7 Ways to Get Your Kids School-Ready
Buying fresh notebooks and rulers isn’t enough. A pediatrician offers tips.
The camp trunks are unpacked and back in the attic, the school supplies are purchased, the classrooms have been located. But are your children really ready to get back to the books? When BERGEN sought out Irene Shevelev, M.D., a pediatrician at Valley Pediatrics in Ho-Ho-Kus and Ramsey, she shared the end-of-summer checklist she uses to help parents be sure their kids are in tip-top shape physically and emotionally for the return to classrooms.
“It’s important to have a child who is well-rested and ready to tackle the school year,” says the doctor. Here are the seven ways she suggests to help ensure that your pre-schooler, teen or in-between is well prepared for academic year 2022–2023:
- Schedule physicals. Children should get a physical exam by their pediatrician every year. Some parents time the annual physical to their children’s birthdays, while others schedule them before school starts to make sure they’re up-to-date on all required tests. “Physicals are our opportunity to take time to examine each child holistically,” says Dr. Shevelev. “We check physical, mental and emotional development, discuss concerns with children and their parents and have a chance to catch issues before they become problems.” Annual physicals routinely include vision screening and hearing screening as well; these start at 6 months of age and 3 years, respectively.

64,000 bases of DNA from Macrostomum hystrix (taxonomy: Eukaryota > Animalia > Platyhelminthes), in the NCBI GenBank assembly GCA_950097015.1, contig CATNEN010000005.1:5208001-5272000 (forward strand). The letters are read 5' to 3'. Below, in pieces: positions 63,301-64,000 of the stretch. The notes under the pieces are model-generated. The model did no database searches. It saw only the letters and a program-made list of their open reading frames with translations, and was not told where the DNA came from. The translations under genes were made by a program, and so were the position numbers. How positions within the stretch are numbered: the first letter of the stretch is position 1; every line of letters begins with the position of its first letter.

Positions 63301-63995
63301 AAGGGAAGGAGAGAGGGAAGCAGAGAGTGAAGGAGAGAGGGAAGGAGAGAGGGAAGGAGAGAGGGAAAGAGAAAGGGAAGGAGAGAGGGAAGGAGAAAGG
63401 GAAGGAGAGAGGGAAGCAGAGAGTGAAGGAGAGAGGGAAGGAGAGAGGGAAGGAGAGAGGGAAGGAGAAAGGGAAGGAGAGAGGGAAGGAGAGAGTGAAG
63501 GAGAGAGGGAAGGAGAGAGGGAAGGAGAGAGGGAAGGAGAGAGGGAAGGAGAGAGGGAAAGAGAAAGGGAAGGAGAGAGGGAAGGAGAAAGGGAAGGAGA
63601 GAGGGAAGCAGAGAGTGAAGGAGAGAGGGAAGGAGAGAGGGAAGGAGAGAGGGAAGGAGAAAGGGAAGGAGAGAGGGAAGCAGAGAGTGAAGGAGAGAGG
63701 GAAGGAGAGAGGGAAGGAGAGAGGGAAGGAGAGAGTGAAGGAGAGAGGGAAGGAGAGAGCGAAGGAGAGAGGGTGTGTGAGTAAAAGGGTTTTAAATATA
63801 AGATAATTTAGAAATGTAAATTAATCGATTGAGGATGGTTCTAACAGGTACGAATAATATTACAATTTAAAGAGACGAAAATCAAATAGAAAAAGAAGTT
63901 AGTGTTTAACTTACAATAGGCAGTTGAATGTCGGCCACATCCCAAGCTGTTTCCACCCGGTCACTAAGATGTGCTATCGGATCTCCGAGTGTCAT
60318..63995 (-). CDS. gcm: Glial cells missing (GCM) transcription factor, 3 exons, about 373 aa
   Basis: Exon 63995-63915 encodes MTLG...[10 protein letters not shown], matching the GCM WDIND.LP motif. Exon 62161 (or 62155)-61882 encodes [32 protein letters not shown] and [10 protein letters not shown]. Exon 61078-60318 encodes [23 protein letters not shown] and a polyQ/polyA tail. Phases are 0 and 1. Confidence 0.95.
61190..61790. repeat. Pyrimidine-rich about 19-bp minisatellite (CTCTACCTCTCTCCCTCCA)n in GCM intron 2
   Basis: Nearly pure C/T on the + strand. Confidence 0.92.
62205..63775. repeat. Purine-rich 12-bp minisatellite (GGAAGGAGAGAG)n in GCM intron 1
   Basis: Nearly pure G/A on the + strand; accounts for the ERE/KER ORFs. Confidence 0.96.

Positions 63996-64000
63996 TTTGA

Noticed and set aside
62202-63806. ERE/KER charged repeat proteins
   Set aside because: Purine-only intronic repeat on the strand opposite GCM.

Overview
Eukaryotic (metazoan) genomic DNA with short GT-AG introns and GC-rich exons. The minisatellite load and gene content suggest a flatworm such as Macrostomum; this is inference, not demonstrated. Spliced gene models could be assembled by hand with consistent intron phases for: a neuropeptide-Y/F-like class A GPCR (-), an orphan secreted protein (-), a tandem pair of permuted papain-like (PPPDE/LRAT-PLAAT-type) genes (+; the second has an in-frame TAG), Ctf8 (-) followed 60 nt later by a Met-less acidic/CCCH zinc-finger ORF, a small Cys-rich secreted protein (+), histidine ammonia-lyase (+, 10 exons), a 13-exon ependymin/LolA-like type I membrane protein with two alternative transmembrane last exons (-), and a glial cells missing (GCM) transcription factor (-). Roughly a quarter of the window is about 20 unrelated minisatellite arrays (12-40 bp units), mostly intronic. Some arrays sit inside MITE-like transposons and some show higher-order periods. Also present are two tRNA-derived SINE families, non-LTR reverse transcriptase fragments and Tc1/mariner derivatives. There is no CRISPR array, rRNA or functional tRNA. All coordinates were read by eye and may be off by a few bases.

- Stay up-to-date on vaccinations. Many of the vaccines required by schools in the State of New Jersey starting in kindergarten—including DTaP, polio, MMR and hepatitis B—are given in a multi-part series over the course of many visits (and several years). As long as you stay up-to-date with your pediatrician’s immunization schedule, Dr. Shevelev notes, you won’t run into any surprises before the school year officially begins. As kids get older, you may want to immunize your child with additional vaccines that are important but aren’t necessarily mandated, such as meningitis B. “I advise almost any teenager heading off to college to consider meningitis B vaccination,” says our doc. “There have been too many avoidable outbreaks over the years in dorms, and this vaccination is a really simple way to avoid needless tragedy.” Talk to your practitioner about what other shots your child may benefit from.
- Stay informed about the COVID-19 vaccine. In June, the Food and Drug Administration approved the COVID-19 vaccine to be administered to children ages 6 months to 5 years. Do your research on the topic before booking your appointment at your pediatrician’s office, a local hospital or a local pharmacy. For example, note the differences between Pfizer’s and Moderna’s vaccines when it comes to the timing of full immunity and the limitations of each vaccine. Additionally, Moderna is given in two doses over four weeks, while Pfizer is given three times, according to the Centers for Disease Control and Prevention. So, Dr. Shevelev adds, “Make sure you start the series early enough so that your kids are fully immune before school, when their time around people in enclosed spaces really increases.” Keep in mind, however, that though these vaccines will lessen the degree of symptoms and the risk of hospitalization and death from coronavirus, “infections do still occur, and appropriate precautions should be taken to avoid infection, particularly when there is a risk of exposing someone who is immunocompromised.” She adds: “That said, once they’re protected, let your kids be kids!”